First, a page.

A growing phenomenon in media commentary on high speed rail seems to be an embrace of the necessity and value of the system, but an unwillingness to part with 20th century dogma on taxes and government spending in figuring out how to pay for it. We saw that with Bruce Reed's HSR op-ed last week, and we see it today with Thomas Elias' op-ed in the Long Beach Press-Telegram. Elias opens by recounting fast, efficient, and comfortable trips in France on the TGV, and then examines the California plan:
The question: In a day when the state may run a $15 billion deficit or more and when Gov. Arnold Schwarzenegger has tried for across-the-board 10 percent budget cuts, how can we afford a massive new toy? Many equate the high-speed train idea to a family that wants to buy a new Ferrari when it can only afford macaroni and cheese for dinner.
But high speed trains may be more than a mere luxury. They can make business travel between urban centers easier and more comfortable, without many of the restrictions and complications terror fears have brought to air travel. They can also restore California's aura of leading the way toward a better lifestyle for all Americans. The trains would be instant tourist attractions, with reservations booked months in advance.
Elias would be a stronger advocate of HSR if he more strongly discounted the "HSR is an expensive toy" claim - in fact, the price of gas is turning ALL cars into Ferraris, at least in terms of cost, and HSR is the affordable mac-and-cheese alternative. Yes, HSR is more comfortable, but it won't be just for tourists and businessmen - it will be the most affordable way for average Californians to visit mom and dad at Christmas, to go to their child's graduation in June, to get to work in the morning. All HSR advocates need to internalize this thinking - our cause is MUCH stronger if we show people that HSR is the affordable workaday transportation solution for the 21st century, instead of taking a "gee whiz" attitude that was outdated even in the 1970s.
That quibble aside, Elias' op-ed is primarily concerned with funding:
These realities suggest the financing plan now proposed, with a conventional bond to be paid off by all state taxpayers, might not be the best way to finance a massive project like high speed rail.
Why should all taxpayers pay for a toy that will be used only by a few? Why should taxes from people in Redding or Chico be used for a rail system that will never approach those cities, even as it serves the likes of Bakersfield, Fresno, Madera and Stockton?
The plain answer is that residents there should not be taxed for this. Nor should poor Californians in Los Angeles, the San Joaquin Valley or the San Francisco Bay area who will rarely if ever ride these trains. For it is reality that - just as in Europe or Japan - fares on high-speed trains would be considerably higher than on conventional ones.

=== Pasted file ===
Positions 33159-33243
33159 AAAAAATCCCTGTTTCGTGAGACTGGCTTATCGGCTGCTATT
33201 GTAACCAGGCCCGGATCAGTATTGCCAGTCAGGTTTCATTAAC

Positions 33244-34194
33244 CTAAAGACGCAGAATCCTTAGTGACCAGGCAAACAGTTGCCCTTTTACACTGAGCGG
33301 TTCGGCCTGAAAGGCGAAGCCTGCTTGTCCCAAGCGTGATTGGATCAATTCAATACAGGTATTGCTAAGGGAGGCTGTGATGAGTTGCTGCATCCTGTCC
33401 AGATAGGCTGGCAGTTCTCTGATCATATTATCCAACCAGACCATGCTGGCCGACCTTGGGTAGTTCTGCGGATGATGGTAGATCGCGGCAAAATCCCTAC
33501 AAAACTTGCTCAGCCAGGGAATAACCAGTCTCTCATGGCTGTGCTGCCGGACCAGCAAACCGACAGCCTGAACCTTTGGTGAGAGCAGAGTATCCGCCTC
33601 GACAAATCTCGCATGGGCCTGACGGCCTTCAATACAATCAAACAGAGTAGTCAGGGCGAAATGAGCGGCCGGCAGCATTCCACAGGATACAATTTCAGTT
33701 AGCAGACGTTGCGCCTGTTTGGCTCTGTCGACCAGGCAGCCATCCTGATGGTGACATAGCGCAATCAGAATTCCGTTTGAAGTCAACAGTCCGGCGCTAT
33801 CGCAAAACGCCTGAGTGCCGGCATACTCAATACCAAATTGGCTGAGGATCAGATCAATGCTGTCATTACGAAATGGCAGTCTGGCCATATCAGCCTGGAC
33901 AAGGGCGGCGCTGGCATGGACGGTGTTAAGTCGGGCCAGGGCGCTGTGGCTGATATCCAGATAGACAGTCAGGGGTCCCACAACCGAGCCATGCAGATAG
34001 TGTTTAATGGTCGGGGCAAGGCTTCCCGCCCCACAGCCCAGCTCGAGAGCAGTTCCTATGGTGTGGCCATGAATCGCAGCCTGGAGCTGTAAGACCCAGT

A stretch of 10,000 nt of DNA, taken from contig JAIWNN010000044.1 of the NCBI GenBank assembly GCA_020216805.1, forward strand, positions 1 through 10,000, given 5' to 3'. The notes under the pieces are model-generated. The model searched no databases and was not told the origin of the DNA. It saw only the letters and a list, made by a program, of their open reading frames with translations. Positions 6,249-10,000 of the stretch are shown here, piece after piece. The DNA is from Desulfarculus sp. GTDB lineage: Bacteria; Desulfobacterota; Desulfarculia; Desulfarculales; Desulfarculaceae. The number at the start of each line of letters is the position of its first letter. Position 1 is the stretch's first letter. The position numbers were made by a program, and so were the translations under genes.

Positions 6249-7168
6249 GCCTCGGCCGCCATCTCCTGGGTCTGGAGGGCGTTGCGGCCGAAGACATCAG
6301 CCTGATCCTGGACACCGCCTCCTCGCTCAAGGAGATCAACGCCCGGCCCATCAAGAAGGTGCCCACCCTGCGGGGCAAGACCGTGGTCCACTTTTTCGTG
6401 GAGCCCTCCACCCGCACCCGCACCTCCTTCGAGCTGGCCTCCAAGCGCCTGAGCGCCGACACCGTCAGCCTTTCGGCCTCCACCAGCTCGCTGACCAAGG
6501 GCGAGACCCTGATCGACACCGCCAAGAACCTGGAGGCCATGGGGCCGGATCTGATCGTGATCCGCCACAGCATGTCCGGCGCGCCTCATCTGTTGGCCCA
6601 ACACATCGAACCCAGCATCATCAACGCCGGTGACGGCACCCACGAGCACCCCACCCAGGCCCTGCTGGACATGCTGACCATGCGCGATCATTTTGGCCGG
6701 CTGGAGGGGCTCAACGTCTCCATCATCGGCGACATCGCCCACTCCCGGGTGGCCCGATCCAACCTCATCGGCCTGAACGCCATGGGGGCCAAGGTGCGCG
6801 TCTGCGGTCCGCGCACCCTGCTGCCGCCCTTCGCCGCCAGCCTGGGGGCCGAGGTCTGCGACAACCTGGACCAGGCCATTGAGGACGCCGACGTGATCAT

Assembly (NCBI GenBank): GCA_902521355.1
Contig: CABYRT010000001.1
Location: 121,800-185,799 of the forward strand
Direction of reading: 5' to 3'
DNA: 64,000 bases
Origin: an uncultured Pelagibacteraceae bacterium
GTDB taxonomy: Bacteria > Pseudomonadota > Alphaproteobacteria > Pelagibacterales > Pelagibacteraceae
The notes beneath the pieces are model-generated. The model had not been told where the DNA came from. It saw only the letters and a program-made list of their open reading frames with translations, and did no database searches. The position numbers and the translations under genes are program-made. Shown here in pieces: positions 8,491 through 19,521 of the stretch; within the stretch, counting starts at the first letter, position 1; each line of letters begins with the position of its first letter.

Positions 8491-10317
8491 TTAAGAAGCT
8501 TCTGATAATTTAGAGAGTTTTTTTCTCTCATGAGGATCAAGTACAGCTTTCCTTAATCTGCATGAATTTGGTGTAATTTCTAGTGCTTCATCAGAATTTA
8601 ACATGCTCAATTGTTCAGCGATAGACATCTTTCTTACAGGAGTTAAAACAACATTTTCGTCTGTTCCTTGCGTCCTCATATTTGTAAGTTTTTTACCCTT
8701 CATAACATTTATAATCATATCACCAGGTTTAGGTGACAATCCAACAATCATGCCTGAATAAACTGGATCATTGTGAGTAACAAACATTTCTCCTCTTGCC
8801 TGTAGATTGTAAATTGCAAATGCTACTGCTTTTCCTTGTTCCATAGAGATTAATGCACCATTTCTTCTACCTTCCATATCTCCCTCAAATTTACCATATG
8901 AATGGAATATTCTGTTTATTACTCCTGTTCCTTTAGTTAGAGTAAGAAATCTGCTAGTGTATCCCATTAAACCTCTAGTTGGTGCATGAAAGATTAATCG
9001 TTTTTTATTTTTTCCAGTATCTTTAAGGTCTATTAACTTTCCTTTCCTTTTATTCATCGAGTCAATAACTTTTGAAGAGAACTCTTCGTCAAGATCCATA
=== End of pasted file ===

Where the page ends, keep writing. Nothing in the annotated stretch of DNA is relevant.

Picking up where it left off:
So unlike dams or highways or public hospitals or sewers, high speed rail should be built neither with general obligation bonds, as now proposed, nor with general fund revenues on a pay-as-you-go basis.
Rather, revenue bonds are the answer. Many an American stadium, toll road, bridge, airport terminal and short-cut tunnel has been built this way, with borrowed money that is eventually paid back by users of the project.
In short, since high-speed rail is not as essential as freeways or ordinary passenger and freight trains, why finance it the same way? Just as air fares are now taxed to pay for increased airport security, high speed rail tickets could be priced to meet bond payments. Just as hotel guests are often taxed to pay for improvements and services intended for tourist use, why not make high speed train riders pay in full for the service they are enjoying?
The framing here is absolutely atrocious. HSR isn't as essential as freeways? Or ordinary passenger trains?! Most Californians will never use it?! While I welcome Elias' support of HSR his assumptions are completely wrong. Freeways are the true luxury - they are an astronomical cost in subsidies, pollution, global warming, congestion, and fuel. Elias wants us to believe that this is "reality" but instead it's a 1970s worldview passed off as fact. Ordinary Californians, including those in the working-classes, use intrastate air travel rather frequently, and will also use HSR frequently - especially as they won't be able to afford air travel or long-distance road travel for much longer.
The reality is that HSR is exactly like a dam, a highway, a public hospital, or a sewer. It will be an essential piece of public infrastructure without which society will have a hard time functioning. Just as the State Water Project in the 1950s enabled the state's economic prosperity of the late 20th century, so too will HSR enable growth and prosperity in the 21st century. Without it the state will be dependent on oil-based transportation that the rest of the world is already abandoning - leaving California uncompetitive and making it difficult to get around the state.
Elias' awful framing aside, I'm not opposed in theory to using a revenue bond to pay for HSR. I have no doubt that HSR will attract enough riders to pay back the bonds. One advantage of a general obligation bond, however, is that it makes it more likely to attract the private investment that state politicians are demanding before they sign off on HSR. Investors see a general obligation bond as a safer risk than a revenue bond, which is especially important against the backdrop of a global credit crunch.
And despite my criticisms of the way Elias is selling HSR, as with Bruce Reed's op-ed I am again pleased that we seem to be moving away from a debate over whether HSR is necessary to one of how we should pay for it. It's a sign of real progress.